External factors should weigh heavily into any site selection process for a food processing facility, says the author. Protection from airborne hazards and water runoff issues is critical in both rural and urban areas. Once a facility is up and running, periodic testing for hazardous materials is also necessary for food safety.
The food processor should evaluate nearby properties to determine the present and past uses. The processor should be concerned with the external factors that could affect food production from a quality and food safety perspective.
In the rural setting, careful attention should be given to farming operations on adjacent sites. The processor needs to consider the amount, type, method of spraying, and drift mitigation plans for the crop protection products used in adjacent fields. In urban areas, similar consideration should be given to the type of businesses located near the proposed food processing facility. The food processor must evaluate the type of airborne hazards, find ways to mitigate the hazard, or choose an alternative site if adequate management of the hazard cannot be achieved.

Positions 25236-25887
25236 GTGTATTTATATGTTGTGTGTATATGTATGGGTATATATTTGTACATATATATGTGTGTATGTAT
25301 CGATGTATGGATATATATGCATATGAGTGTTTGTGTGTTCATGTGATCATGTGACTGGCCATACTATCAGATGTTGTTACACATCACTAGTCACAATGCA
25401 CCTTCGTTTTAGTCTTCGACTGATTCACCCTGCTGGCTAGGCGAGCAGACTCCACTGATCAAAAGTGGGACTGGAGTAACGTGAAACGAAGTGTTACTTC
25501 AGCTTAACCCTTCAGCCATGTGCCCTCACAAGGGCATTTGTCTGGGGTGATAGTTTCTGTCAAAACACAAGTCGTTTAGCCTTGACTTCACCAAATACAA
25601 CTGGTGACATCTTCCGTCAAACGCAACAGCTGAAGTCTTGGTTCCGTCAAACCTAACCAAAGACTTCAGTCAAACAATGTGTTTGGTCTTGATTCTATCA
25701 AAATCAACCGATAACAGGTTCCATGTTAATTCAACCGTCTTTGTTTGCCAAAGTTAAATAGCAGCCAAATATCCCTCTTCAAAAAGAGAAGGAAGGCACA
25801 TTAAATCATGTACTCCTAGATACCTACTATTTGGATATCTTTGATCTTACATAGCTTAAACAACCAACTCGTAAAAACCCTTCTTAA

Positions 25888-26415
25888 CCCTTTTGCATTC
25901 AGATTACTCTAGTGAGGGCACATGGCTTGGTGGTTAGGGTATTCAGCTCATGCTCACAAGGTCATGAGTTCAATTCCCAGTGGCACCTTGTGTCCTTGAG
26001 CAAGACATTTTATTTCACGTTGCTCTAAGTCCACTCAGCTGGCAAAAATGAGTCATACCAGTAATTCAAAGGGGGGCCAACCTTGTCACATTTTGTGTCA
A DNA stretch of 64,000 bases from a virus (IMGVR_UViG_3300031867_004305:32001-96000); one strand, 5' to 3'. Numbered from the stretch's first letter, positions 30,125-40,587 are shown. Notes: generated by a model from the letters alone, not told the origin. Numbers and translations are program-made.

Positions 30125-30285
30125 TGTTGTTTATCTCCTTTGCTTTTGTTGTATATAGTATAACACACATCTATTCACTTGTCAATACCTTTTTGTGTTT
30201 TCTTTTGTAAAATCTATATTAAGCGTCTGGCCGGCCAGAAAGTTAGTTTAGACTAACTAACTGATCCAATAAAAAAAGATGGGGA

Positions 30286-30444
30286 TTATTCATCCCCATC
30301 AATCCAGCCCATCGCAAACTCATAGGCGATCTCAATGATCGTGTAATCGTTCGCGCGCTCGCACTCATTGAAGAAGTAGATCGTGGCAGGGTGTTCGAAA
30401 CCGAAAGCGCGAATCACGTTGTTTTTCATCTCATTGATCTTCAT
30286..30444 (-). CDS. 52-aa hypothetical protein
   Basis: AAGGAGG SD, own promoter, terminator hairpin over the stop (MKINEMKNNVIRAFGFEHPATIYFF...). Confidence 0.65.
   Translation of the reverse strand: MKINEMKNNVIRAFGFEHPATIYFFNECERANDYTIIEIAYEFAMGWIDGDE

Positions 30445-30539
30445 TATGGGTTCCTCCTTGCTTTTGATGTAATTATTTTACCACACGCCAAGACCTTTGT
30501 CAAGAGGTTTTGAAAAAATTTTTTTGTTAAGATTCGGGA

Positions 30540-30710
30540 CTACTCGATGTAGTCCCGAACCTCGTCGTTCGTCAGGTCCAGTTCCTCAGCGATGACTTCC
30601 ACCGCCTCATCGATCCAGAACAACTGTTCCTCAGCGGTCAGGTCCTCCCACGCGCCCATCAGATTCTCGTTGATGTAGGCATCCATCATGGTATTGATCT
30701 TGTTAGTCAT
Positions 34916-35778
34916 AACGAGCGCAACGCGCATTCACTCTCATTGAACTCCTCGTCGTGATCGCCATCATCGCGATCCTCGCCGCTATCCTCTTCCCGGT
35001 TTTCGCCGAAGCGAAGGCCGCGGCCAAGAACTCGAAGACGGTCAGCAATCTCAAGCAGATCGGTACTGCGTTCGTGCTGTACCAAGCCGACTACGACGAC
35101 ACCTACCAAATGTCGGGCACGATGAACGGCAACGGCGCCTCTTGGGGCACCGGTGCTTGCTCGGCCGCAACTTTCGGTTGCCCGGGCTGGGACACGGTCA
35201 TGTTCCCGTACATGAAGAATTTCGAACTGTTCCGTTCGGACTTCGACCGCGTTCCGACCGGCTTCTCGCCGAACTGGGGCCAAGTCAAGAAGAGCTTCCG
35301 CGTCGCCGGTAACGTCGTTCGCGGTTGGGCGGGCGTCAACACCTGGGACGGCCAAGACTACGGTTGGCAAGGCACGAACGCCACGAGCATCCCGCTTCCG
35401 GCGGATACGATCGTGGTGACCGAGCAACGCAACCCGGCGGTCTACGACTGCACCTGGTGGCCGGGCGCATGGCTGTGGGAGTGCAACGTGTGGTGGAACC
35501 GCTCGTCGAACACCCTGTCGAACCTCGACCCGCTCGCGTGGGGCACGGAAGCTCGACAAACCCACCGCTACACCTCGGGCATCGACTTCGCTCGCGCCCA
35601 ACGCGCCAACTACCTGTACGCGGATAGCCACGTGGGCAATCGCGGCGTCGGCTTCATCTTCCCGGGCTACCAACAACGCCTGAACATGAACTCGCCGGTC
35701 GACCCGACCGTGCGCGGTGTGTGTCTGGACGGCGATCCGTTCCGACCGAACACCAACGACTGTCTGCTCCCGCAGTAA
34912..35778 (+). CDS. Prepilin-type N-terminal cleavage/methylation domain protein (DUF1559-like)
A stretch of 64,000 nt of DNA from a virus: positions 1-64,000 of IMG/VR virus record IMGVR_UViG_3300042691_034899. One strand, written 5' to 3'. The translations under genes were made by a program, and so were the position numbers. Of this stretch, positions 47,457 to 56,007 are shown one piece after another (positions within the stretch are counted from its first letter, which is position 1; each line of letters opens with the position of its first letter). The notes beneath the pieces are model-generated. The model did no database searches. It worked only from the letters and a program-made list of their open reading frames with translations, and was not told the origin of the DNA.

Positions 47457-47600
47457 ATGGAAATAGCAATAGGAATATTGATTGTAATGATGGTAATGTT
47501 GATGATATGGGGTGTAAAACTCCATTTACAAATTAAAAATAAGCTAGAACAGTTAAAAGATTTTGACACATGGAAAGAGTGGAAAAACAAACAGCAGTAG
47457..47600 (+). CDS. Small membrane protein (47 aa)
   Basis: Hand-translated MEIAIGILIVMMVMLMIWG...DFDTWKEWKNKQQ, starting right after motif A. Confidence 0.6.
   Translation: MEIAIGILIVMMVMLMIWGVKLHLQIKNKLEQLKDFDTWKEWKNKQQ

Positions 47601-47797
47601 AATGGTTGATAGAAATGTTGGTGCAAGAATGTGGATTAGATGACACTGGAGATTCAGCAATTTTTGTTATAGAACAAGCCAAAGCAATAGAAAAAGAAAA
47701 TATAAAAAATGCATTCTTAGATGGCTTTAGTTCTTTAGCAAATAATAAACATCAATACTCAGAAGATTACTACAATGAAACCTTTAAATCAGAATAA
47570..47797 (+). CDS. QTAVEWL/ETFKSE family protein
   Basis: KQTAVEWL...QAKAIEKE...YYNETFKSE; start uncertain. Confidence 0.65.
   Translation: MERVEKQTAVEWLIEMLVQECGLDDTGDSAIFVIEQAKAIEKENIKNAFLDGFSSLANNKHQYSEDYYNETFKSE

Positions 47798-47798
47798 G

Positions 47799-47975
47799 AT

The food processor should develop a site assessment that includes a summary of the owners and activities that are occurring on adjacent properties.
The final step is to verify and validate that the site evaluation and plans are working and physical barriers and procedures are effective. This would require periodic testing in and around the production facility to determine if hazardous residues from adjacent properties are present.